Today I had a lesson on Fred first. He warmed up ok but it was super busy in the indoor and Olli was schooling piaffe and passage with Barclay, which made Fred a little nervous. In the trot Olli wanted me to activate him more and bend him more in the corners. Going L this made him break to canter every time I put my leg on because he was still tight in the back (and possibly because of the RH issue he has). So after many mistakes, I went ahead on my own into canter to try to get him to relax in the back and let go a little. After canter he was able to bend left better and then push into that RH a bit more but still not reliably. We took a walk break and then Olli wanted me to do some sitting trot work. This horse has the most comfy trot to sit. He wanted me to really push him more with my leg and use my seat to infuse the swing into his back. We still had many of these mistakes where he would canter when I pressed him for more trot. Olli said, “You need to be like a detective with these horses. Find out what doesn’t work so well and work on it!” Definitely this guy doesn’t get understand how to bend through the body. For me, I would like the feeling of teaching him this first in a more “normal” trot before asking for his biggest, most impulsive trot and also for bend. But Olli wants both, and he kept saying, “come on! He needs to learn this now.” So we gave it our best shot.
The bend and activity got much better and then we did some more canter work. Same story in the canter – Olli doesn’t want me to just go with the nice canter that he has. He wants more jump, more activity behind, more into the outside rein. When this got better we then came back to trot and were able to keep the swing and push each direction. This horse has an awesome walk, so we just rode free walk at the start and the end, and Olli was very happy with that.
Next up was my buddy Four Seasons. Today Olli wanted him in the snaffle with a D ring double jointed snaffle. We warmed him up the same as yesterday, very low and trying to get him to go out. Very forward in canter to get his back loose. Then back to trot and a little more up but still out as much as possible.
After a short break I went back to trot work and tried to start out with some walk trot transitions that were quick and in front of me. I have to ride a few abrupt halts first to make him be a little more respectful of the half halt in walk. Then in collected trot a half halt over A, E, C and B but only for one to two steps and then out so that he doesn’t shorten too much. I got a better feeling for really using my leg forward at the girth today both in trot and canter to help lift his shoulders up and quicken him. When I reach too far back with my leg he is not as reactive and it takes me off my seat bones.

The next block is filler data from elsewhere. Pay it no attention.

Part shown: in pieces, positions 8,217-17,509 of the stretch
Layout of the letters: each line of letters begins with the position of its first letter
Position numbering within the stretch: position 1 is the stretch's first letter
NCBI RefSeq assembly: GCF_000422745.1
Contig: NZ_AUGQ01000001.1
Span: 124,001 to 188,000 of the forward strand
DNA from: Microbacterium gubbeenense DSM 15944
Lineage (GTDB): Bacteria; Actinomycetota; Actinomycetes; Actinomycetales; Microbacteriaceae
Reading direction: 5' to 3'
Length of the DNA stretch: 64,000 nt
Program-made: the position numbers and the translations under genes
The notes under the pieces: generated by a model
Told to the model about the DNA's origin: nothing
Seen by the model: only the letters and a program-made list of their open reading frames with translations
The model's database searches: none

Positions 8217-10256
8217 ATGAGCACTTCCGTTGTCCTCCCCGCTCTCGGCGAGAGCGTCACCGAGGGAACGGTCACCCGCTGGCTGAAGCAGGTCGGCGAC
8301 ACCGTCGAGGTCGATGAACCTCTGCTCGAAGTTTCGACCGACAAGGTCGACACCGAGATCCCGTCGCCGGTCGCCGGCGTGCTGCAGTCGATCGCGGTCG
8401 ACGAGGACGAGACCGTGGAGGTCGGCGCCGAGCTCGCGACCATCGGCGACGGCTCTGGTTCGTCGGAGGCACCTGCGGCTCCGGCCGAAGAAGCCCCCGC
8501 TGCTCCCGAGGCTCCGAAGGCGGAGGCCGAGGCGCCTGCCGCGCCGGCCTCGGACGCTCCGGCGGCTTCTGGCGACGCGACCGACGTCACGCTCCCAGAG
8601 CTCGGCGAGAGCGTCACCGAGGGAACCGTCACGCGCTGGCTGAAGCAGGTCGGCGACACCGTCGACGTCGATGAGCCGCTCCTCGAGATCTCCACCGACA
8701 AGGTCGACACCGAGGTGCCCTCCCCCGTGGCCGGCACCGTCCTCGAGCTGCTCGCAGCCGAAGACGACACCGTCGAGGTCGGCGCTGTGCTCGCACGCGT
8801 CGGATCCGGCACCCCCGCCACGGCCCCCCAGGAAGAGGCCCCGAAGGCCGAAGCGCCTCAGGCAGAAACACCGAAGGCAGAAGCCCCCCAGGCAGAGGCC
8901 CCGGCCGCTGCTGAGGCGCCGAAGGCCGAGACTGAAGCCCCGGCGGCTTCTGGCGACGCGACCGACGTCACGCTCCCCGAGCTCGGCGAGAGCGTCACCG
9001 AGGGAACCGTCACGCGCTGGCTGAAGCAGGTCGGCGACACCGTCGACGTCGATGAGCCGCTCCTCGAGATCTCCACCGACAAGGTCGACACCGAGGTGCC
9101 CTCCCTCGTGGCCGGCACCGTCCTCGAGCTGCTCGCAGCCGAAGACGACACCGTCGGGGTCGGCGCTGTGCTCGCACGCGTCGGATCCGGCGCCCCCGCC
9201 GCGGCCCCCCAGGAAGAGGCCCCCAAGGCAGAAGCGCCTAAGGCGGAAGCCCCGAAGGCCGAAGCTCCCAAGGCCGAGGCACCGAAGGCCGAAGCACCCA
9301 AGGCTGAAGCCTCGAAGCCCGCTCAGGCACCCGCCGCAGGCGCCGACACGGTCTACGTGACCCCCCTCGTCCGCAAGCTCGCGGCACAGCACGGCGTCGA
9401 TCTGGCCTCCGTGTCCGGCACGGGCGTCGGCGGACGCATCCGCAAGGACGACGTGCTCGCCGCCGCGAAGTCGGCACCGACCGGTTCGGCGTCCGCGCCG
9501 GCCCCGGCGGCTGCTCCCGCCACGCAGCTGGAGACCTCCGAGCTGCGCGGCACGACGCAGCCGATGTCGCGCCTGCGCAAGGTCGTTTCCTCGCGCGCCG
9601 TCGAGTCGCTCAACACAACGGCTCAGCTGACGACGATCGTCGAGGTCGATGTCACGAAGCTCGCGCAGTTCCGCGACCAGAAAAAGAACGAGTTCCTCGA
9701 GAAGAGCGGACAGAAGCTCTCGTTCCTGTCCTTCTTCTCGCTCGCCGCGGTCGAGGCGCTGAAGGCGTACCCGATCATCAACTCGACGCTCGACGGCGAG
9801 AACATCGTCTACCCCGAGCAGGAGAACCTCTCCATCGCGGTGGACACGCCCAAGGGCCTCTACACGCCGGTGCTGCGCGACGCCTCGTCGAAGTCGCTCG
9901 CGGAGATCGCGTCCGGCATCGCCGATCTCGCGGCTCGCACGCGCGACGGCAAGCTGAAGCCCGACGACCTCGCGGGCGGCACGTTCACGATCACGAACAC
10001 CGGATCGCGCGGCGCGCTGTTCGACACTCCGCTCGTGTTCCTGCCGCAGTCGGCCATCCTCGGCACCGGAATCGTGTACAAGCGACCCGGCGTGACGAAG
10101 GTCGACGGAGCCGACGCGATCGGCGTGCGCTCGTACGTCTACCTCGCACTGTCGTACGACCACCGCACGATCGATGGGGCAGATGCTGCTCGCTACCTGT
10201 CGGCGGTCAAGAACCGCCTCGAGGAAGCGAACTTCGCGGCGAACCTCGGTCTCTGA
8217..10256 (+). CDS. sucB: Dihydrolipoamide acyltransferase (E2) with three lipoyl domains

We did some half passes which were good, but I still feel like he is running away by the end of the diagonal. I rode some renvers when going R, which really helps with the stiff left side.
Then on to canter where he felt super in the contact right away. I just made him really jump and activate behind but gave strong enough half halts that he couldn’t lean on me. If I can keep my hands low, then I can keep him out more with the nose. I rode a working pirouette to the right that was easy. Olli wanted him not to climb too much in front when he gets into the pirouette, so he just wanted me to think of using my seat and a quick leg when I feel him get too slow, because then he will need to lift in front too much. He wants him in travers around the working pirouette to talk to the outside hind leg more. This is where I really felt the difference with my inside leg forward. If I used it too far back, then I pushed the haunches out. In order for me to bend him as much as Olli wants, without him over flexing, I need a supportive inner leg at the girth to make him grow taller on the inside.
We then rode a few changes, and I still get the feeling that Olli thinks I am over-aiding him with my leg, although I’m trying not to do much. We rode some threes that were better and straighter and then did the pirouettes to the L.
After another walk break we did some piaffe and passage. The passage is easier for me to figure out and keep seated and active. What’s amazing about Four Seasons is how small or big you can ride his passage. So as I approach the piaffe, I need to “smaller” the passage, as Olli says ;), and then just think of the rhythm with my seat and a very light but steady hand. If I throw him away too much in the hand, then I lose his back, and it will be hard to get out of the piaffe.
Some stretchy trot to end, and then I walked around the property with Leonie Richter. She is the YR leasing Salcido, the Sir Donnerhall gelding I liked so much in the beginning. She competed him at Verden in the developing horse PSG and got 68+. She and her identical twin sister are both top YRs in Germany. Her sister, Ellen, was there today for a lesson with her gorgeous Florestan gelding. They live about an hour away but come regularly to ride with Olli. Leonie comes now almost every day to ride Salcido. She said she will do the I 2 with him for the first time soon – very exciting!
Below is the (obviously) unedited video of my ride with Four Seasons on Monday. It’s a bit long, bug skip ahead to see first some canter pirouette work, then trot & piaffe & passage. The P & P were much better Tues and today, but oh well.